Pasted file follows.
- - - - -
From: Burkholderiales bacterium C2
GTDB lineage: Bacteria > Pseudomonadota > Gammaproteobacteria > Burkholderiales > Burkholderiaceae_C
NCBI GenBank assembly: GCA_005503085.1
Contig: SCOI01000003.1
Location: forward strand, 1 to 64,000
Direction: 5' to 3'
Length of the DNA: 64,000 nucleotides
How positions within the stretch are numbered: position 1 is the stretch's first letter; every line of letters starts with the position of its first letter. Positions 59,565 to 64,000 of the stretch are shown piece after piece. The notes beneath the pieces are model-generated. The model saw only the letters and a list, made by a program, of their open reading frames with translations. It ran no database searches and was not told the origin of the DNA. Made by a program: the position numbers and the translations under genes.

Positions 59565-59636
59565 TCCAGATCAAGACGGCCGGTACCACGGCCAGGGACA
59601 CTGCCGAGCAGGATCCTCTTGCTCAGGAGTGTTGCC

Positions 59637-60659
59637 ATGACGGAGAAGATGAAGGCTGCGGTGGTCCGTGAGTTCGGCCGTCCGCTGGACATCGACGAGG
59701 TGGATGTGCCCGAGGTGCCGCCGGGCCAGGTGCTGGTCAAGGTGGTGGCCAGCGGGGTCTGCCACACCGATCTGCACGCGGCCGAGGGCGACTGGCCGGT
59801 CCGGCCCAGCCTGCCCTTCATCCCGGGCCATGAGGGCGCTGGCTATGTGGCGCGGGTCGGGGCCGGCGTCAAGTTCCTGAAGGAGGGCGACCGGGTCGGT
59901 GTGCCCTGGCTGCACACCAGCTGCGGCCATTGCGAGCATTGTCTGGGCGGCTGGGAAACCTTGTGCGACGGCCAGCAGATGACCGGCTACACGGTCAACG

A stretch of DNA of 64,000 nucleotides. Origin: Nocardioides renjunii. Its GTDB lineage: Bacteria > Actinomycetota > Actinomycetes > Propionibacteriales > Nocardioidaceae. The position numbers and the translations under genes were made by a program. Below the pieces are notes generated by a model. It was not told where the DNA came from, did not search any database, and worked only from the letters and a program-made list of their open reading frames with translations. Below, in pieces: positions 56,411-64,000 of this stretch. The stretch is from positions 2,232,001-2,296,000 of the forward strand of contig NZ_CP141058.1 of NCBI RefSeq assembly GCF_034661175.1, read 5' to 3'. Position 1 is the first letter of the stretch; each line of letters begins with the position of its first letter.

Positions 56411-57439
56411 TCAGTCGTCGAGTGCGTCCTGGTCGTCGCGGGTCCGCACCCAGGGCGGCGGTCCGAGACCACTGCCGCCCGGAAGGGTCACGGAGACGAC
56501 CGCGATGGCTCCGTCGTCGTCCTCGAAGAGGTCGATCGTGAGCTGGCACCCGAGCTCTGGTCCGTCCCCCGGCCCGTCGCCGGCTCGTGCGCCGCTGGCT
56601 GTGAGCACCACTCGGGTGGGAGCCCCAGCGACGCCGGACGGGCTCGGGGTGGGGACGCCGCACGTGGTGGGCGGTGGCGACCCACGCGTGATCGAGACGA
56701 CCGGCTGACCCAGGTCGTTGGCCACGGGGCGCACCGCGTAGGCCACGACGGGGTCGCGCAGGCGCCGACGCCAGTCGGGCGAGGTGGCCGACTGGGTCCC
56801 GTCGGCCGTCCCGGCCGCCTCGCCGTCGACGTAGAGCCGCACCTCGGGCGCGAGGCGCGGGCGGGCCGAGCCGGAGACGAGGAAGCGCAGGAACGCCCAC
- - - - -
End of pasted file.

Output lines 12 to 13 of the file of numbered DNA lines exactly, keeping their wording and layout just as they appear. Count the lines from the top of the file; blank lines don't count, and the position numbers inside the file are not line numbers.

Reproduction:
Positions 59637-60659
59637 ATGACGGAGAAGATGAAGGCTGCGGTGGTCCGTGAGTTCGGCCGTCCGCTGGACATCGACGAGG